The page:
The rivers and oceans may be considered natural renewable resources but it doesn’t mean their waters won’t run out. They do run out and that is why there are certain parts of the world that experience drought. These are things we often overlook but not at the Sonoran Institute. The Sonoran Institute pursues a sustainable future by promoting ecological restoration and working on projects that conserve and rehabilitate the rivers in the Southwest United States.
In an interview between Kristi Carter with Gabriela Olimon, the Environmental Educator at the Sonoran Institute, Gaby tells of how the organization started, its mission as well as their current projects.
According to Gaby, the Sonoran Institute started about 25 years ago with the goal of saving the Colorado River delta on the Mexican side and connecting the Gulf of California by means of projects focusing on preservation and reservation of the river. At the same time, it is also their goal to reconnect people with the natural resources that sustain them.
The Colorado River Delta Restoration Project in Mexico has 3 primary goals: The first is to restore the ecosystem along the Colorado River delta. Second, to reconnect the river with the gulf of California by carving river channels back to the ocean, restoring the soil in the land, and replant the native species that used to be there. Finally, to be able to re-establish and strengthen the connection between the community and nature. The project involves a team of 40 people, consisting of engineers, ecologists, oceanographers, and natural resource engineers. They also have people taking care of the geographic systems and an education component.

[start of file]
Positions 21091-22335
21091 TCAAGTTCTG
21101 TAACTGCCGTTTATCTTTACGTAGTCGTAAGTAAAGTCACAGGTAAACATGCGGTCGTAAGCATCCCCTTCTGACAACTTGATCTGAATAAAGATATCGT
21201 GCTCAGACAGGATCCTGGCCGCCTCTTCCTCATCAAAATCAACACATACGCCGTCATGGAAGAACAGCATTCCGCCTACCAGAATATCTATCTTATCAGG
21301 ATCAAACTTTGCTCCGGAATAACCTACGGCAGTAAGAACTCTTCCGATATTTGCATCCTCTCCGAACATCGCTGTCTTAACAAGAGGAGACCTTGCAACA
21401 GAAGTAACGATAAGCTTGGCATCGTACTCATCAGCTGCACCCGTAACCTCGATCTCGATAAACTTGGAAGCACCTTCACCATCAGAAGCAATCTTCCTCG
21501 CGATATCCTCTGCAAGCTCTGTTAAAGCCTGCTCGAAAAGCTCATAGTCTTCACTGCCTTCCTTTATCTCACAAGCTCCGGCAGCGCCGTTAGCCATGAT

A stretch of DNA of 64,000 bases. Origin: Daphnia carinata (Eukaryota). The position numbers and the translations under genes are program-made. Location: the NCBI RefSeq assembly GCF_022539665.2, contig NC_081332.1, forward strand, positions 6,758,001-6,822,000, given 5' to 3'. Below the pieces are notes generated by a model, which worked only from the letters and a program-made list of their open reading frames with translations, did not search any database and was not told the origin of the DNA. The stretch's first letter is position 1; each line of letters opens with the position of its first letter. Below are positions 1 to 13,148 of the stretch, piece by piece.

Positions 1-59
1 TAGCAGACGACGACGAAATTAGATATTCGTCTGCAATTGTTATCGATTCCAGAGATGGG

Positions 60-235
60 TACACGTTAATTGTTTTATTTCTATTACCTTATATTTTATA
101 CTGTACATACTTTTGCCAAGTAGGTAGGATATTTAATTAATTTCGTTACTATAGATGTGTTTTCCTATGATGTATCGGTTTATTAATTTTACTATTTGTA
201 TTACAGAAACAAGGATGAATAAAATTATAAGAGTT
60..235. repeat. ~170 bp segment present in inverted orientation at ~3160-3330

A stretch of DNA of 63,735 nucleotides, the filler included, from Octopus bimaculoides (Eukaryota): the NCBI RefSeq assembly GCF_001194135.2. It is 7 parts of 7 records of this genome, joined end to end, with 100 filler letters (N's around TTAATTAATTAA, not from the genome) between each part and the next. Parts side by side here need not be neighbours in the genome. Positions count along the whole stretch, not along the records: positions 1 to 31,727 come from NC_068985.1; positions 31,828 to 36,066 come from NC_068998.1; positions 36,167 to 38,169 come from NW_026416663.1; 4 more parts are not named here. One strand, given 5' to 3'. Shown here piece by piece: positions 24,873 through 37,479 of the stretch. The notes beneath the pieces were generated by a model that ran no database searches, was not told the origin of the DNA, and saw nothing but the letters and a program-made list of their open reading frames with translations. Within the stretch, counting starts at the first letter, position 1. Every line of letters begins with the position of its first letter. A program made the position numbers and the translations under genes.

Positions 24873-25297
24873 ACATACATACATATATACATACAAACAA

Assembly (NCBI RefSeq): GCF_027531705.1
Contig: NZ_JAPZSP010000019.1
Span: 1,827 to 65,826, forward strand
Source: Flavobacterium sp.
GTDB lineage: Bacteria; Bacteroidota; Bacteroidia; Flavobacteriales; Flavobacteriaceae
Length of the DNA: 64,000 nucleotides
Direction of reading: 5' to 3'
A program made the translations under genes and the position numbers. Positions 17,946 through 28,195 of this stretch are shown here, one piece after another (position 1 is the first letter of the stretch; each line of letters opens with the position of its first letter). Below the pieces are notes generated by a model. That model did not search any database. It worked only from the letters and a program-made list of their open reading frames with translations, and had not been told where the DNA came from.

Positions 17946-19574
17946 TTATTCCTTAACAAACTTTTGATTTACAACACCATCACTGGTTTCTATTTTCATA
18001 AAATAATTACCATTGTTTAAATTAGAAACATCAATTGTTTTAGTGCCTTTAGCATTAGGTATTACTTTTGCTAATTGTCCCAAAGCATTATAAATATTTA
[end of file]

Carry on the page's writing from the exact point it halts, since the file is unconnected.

The ecosystem in this area started to degrade when the US and Mexico signed a 1940 treaty which indicated how much water goes into each of the countries. While the supply of water here has been the main source for agriculture and human consumption, a wide variety of species depended on the river. Many years later, there wasn’t adequate water flowing into the ocean anymore and 80 percent of the riparian ecosystem has been lost. And all of that happened in just 40 years.
Now the good news is that with the efforts and passion of everyone involved in the Sonoran Institute, a total of 700 acres of riparian forest has been restored. This is a great achievement for not only the community but also the wildlife.
To help people reconnect with nature, the Sonoran Institute has reached more than 2,000 people who were mostly school kids. They engaged in several fun activities such as swimming and kayaking. This way, people get to be more educated about the river, its history and its importance to mankind and wildlife.
To save and preserve nature feels like a huge and overwhelming responsibility. But if we all take part and get involved, the burden becomes lighter and the task easier.
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